Battle Of Malta Slammed Over Topless Dealers

By Ben Hamill - October 25 2019
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A recent ladies-only Battle of Malta Poker event has sparked a public outcry on social media and beyond. Professional male dealers were apparently minutes before the €110 event was about to commence, offered an additional $50 in compensation in the event that they were willing to go topless; a stunt described by one dealer as being on par with prostitution, as dealers were in actual fact coaxed into compliance with the promise of an additional fee.

The dealers weren’t without shirts for all that long a time, because the stunt only lasted until the first break. But this was long enough a time in order to get attendees of the event as well as professional Poker players hot under the collar. They described the idea as not only degrading to the dealers but also exceptionally uncomfortable and degrading to the female players attending the event.

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Dealer Removed After Refusal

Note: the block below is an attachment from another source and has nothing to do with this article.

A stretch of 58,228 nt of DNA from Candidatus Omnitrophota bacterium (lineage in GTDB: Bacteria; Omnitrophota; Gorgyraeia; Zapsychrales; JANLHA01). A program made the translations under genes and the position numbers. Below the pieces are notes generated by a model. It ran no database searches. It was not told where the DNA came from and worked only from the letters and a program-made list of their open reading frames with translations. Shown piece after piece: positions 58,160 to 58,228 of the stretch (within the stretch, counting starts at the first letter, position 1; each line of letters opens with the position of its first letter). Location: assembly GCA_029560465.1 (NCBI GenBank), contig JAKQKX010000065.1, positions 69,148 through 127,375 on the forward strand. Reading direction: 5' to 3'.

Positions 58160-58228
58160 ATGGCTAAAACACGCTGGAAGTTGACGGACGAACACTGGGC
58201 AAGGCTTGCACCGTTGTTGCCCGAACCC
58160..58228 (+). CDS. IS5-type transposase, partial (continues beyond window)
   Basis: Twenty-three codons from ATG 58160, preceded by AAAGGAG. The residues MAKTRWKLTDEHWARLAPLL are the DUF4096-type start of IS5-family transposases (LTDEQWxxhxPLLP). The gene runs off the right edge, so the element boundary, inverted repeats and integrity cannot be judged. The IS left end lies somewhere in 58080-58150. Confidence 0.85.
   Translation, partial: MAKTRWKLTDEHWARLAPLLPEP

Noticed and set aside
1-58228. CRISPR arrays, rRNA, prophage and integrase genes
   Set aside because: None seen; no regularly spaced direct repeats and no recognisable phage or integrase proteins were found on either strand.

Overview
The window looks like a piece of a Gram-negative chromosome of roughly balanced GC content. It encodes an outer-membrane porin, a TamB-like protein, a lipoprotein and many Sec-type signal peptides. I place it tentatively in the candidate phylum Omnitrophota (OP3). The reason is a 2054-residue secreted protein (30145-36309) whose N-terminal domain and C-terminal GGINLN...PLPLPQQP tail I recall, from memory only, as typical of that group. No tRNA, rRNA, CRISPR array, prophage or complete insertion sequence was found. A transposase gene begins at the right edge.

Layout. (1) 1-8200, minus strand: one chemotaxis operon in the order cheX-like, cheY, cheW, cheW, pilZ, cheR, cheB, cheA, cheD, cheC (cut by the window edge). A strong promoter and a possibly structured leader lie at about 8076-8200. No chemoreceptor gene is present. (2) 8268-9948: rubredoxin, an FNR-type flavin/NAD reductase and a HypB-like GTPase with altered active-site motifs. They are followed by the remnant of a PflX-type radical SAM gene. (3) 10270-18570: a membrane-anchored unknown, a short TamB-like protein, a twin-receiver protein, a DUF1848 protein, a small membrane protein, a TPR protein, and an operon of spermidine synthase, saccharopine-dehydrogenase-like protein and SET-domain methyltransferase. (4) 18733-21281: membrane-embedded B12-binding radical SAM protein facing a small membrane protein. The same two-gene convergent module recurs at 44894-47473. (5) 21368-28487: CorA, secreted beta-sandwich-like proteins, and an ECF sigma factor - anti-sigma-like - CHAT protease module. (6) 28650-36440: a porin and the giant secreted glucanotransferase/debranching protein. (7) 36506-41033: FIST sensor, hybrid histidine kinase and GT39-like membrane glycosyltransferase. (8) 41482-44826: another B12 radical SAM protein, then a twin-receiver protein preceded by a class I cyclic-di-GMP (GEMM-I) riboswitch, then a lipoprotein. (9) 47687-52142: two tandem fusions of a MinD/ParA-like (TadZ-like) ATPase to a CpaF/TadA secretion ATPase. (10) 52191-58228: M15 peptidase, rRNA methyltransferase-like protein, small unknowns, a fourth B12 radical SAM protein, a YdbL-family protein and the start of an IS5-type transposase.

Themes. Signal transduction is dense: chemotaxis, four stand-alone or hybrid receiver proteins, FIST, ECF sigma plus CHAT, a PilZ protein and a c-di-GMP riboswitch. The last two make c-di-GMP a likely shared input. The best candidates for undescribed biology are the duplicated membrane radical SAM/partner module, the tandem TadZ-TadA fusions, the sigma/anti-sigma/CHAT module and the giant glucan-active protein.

The fact that Irish Poker-pro Dara O’Kearney Tweeted about an incident involving a “leading English dealer” who had been removed from the event by the event organisers after the dealer refused to remove his shirt, really added fuel to the fire.

O’Kearney wasn’t the only one to have had his say regarding the unacceptable nature of the organisers’ actions on social media. Daiva Byrne, who is a leading advocate looking out for the rights of women in Poker, was actually in attendance during the event, and after the time expressed her shock and horror at what had transpired during her time there. She said on social media that she wasn’t sure what the plan was with the gimmick or why the organisers of the event considered it to be in any way acceptable for a ladies event, but that she and most of the other ladies present at the event experienced it as nothing short of demeaning to the dealers and the players alike.

A Public Apology

Battle of Malta organisers have in the meantime apologised for their supposed lack of due consideration. The organisers said that it had merely been an attempt at making the event more fun for the ladies; albeit now in hindsight, an “ill-tasted” one.

The organisers also confirmed that all of the proceeds raised by the ladies’ events will be donated to the Pink October Malta charity. But the event in question has sparked a much bigger and more important conversation that what is the obvious in that it has focused anew the attention on the protection of dealers in the casino industry.

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